[foms] Proposal: adaptive streaming using open codecs

Frank Galligan fgalligan at google.com
Mon Nov 22 20:12:25 PST 2010

On Wed, Nov 17, 2010 at 3:19 AM, Philip Jägenstedt <philipj at opera.com>wrote:

> On Tue, 16 Nov 2010 05:54:02 +0100, Frank Galligan <fgalligan at google.com>
> wrote:
>  On Mon, Nov 15, 2010 at 6:19 PM, Silvia Pfeiffer
>> <silviapfeiffer1 at gmail.com>wrote:
>>  We also have to look at what makes
>>> more sense in the players and what makes sense for small content
>>> providers.
>>>  Right that is what I want to do. But before we just went off and made an
>> api
>> that was forcing how files should be physically laid out I wanted to make
>> sure that is the best option. We have a chance to design
>> adaptive streaming so it will work best for content providers as well as
>> clients.
>> Let's assume that interleaved chunks are easier to implement then
>> non-interleaved streams for the client (again I'm not convinced this is
>> so).
>> Now lets look at it from the small content providers point of view. If we
>> have one video and one audio the content provider should be happy
>> (negating
>> the issue of manging all the chunks). If we have 6 video streams and 3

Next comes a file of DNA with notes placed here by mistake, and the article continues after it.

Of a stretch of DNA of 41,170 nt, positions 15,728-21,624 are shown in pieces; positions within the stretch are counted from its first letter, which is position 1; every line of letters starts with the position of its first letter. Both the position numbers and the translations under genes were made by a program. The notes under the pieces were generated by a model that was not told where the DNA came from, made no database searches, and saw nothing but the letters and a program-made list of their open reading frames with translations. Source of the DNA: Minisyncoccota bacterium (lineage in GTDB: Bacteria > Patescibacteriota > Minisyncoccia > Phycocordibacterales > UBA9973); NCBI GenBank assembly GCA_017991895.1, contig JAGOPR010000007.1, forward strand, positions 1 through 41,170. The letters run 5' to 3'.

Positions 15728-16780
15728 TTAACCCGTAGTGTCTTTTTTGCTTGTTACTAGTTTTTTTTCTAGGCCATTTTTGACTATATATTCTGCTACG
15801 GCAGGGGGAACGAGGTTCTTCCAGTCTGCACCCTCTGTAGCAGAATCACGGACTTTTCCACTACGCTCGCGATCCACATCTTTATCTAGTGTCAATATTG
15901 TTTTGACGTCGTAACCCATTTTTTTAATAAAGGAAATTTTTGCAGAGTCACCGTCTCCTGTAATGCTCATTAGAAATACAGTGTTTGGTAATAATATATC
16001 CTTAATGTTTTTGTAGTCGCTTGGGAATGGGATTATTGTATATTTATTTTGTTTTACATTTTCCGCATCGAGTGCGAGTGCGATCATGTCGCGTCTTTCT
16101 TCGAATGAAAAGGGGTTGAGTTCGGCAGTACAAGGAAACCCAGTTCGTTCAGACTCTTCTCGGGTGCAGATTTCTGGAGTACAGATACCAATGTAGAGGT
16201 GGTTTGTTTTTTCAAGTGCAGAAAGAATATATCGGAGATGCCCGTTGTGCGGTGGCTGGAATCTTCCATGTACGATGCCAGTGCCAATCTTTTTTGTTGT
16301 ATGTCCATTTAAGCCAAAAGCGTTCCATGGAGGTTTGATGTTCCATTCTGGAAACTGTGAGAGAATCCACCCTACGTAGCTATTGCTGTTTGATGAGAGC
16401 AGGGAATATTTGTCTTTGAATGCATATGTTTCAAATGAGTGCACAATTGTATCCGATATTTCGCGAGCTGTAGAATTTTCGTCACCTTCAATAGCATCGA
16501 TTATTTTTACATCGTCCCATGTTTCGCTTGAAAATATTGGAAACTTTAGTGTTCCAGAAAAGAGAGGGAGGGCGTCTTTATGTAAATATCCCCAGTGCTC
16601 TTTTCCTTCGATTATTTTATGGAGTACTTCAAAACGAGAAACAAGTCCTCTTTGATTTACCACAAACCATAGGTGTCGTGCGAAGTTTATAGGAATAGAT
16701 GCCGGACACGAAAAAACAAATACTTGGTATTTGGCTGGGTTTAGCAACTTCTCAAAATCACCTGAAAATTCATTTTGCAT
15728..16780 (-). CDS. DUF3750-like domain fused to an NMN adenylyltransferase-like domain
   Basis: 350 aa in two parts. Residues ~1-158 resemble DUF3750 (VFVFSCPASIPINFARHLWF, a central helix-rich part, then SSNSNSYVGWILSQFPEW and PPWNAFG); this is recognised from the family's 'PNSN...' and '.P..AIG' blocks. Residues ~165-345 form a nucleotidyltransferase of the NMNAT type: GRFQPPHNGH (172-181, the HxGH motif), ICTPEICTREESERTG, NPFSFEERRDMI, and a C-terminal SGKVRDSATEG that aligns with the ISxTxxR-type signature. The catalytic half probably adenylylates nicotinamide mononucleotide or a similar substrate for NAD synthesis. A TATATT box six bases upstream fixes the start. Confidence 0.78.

>> audio
>> streams for one presentation that would be 18 combinations of interleaved
>> chunks the content provider is going to have to host vs 9 for
>> non-interleaved streams.
> Is this actually the case? Wouldn't you actually match low audio quality
> with low video quality, and end up with at most 6 combinations, where the
> each audio track is duplicated twice? In actual deployed solutions, how many
> different bitrates is anyone actually bothering to provide? My guess is 3
> (low, mid, high) but I truly have no clue.

I think there were companies that were doing more than 3 streams.  Probably
most are doing 3 but is that because of the client limitations?  As time
goes on I think we will add more tracks. I would rather have support for
something that should not be much harder from a playback perspective than
limit what content creators could do.

>  That number is going to grow very quickly for
>> interleaved chunks once you start adding more streams like text streams.
>> You
>> can alleviate the growing number of file combinations for interleaved
>> chunks
>> by adding special software on the server side but I don't think this is
>> feasible for small content providers. This is why I think for small
>> content
>> providers the best physical layout of files for http adaptive
>> streaming would be non-interleaved streams.
> I don't think captions is a real problem. Duplicating them doesn't really
> impact the bandwidth and it's easy to deliver separately from the
> audio/video tracks anyway (using <track>).
I'm not sure the bandwidth, but as you said I'm sure it is really low. I
think it would still be good to support captions within the manifest (either
as separate streams or in-band) so this could work on other players. Another
reason to have separate streams for captions (either using <track> or in the
manifest) is you can easily add them without remuxing all of your content
when you add another language.

> --
> Philip Jägenstedt
> Core Developer
> Opera Software
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